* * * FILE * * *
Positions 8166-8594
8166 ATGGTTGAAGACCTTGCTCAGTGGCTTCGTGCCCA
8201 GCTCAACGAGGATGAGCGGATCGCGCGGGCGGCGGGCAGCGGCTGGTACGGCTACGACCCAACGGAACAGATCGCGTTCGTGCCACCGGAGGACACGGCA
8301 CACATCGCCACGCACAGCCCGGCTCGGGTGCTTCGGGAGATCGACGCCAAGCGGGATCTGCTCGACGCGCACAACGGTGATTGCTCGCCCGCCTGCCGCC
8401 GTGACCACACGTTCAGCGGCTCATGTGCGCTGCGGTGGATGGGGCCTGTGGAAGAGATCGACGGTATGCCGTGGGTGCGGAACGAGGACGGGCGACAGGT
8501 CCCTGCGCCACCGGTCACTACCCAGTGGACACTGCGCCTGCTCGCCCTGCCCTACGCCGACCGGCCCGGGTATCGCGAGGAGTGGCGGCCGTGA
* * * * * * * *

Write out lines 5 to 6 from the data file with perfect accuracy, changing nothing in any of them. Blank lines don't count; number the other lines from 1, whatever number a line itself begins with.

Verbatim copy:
8401 GTGACCACACGTTCAGCGGCTCATGTGCGCTGCGGTGGATGGGGCCTGTGGAAGAGATCGACGGTATGCCGTGGGTGCGGAACGAGGACGGGCGACAGGT
8501 CCCTGCGCCACCGGTCACTACCCAGTGGACACTGCGCCTGCTCGCCCTGCCCTACGCCGACCGGCCCGGGTATCGCGAGGAGTGGCGGCCGTGA